Tuesday, June 06, 2006

The Lion, the Witch and the Wardrobe (2005)

Narnia: The Franchise™, by any account, is going to suffer the burden of expectation. Already a childhood classic that brings with it the stigma of visualizing what millions of people have already got in their heads, Lord of the Rings fever has infected the undertaking in the womb, producing a first child which makes me undesirous of the union continuing.

The major problem I see in the film is twofold: First, my attempt to retrieve from the movie some semblance of the wonder I felt as a child; and second, the filmmakers’ attempt to imbue the film with enough wonder that it can’t help but outshine our expectations both as readers and as moviegoers. In conjunction, these two factors cannot help but result in disappointment.

I realize that this film, like the books, is directed towards children. Although comparisons must be made to Tolkien’s work, both because of his relationship to Lewis and the filmmaking techniques they share, the books work on a much smaller scale (despite the allegorical elements). And this is why I feel that a smaller scale would have been appropriate for the film. In an attempt to match LOTR for epic scope, a movie in which sound stages alternate with real life with grating obviousness falls flat. At one point, when emerging onto a most impressive ridge, I expected the children to wonder how to get back to Narnia from Middle Earth. An effort to bring home just what danger the Pevensies are running from by depicting a German bomber cockpit and extremely poorly animated bombs made me think I was in the wrong theater. Is this background necessary? Is it an effort to Harry Potterize the children’s plight by emphasizing the starkness of real life? Do we need huge clashing armies, the origins and motives of which are never quite clear?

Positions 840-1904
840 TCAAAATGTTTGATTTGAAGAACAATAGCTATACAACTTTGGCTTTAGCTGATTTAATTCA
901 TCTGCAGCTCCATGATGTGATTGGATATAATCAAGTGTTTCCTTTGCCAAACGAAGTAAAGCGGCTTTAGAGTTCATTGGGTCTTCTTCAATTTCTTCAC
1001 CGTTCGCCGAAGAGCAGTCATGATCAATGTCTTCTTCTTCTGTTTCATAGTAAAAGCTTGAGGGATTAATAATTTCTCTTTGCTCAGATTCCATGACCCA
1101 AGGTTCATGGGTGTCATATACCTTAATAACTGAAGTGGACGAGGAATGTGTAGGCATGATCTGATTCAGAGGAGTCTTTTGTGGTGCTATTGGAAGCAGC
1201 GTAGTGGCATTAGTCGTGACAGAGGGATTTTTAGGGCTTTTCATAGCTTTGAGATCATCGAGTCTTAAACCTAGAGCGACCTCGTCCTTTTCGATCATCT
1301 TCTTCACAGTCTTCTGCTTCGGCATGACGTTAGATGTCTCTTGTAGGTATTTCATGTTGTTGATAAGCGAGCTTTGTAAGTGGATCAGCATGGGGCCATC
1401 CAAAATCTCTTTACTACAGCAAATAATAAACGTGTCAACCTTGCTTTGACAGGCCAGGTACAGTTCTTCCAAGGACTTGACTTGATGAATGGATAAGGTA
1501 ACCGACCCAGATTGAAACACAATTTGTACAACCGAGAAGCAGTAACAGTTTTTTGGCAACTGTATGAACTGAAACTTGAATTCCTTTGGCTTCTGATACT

It is the small things that work in this movie and which should have been emphasized. Everyone’s talking about Georgie Henley’s performance and cuteness and I can’t help but add my voice to the clamor. She, as Lucy or as an actress, is everything I wanted to be when I was eight. There was a little clumsiness in her crying, but on the whole I felt that her reactions were perfectly childlike and real. The animals, while well developed from an anatomical perspective, still suffer, especially in direct sunlight. I was grateful that they looked like animals and not crudely anthropomorphized cartoons. Liam Neeson, however, ought to take some acting lessons from Aslan. And Tilda Swinton as the White Witch was spot on devilish. Her cold, pale face could well be believed to be the cause of eternal winter without Christmas, and I myself might be tempted into taking Turkish Delight from her Method-ridden hands.

Narnia should not suffer comparisons to Middle Earth. These two series are quite different animals, each lovely in its own way with brilliance enough to shine on their own. This film, however, makes the comparison inevitable, and it comes out the lesser. Concentrate on the children, spend less time on sweeping over alien landscapes and make these odd creatures people. Make Tumnus’ ears move and centaurs comprehensible to us. Don’t give us bloodless battles which can’t teach us anything and resurrections which are only there to preach.

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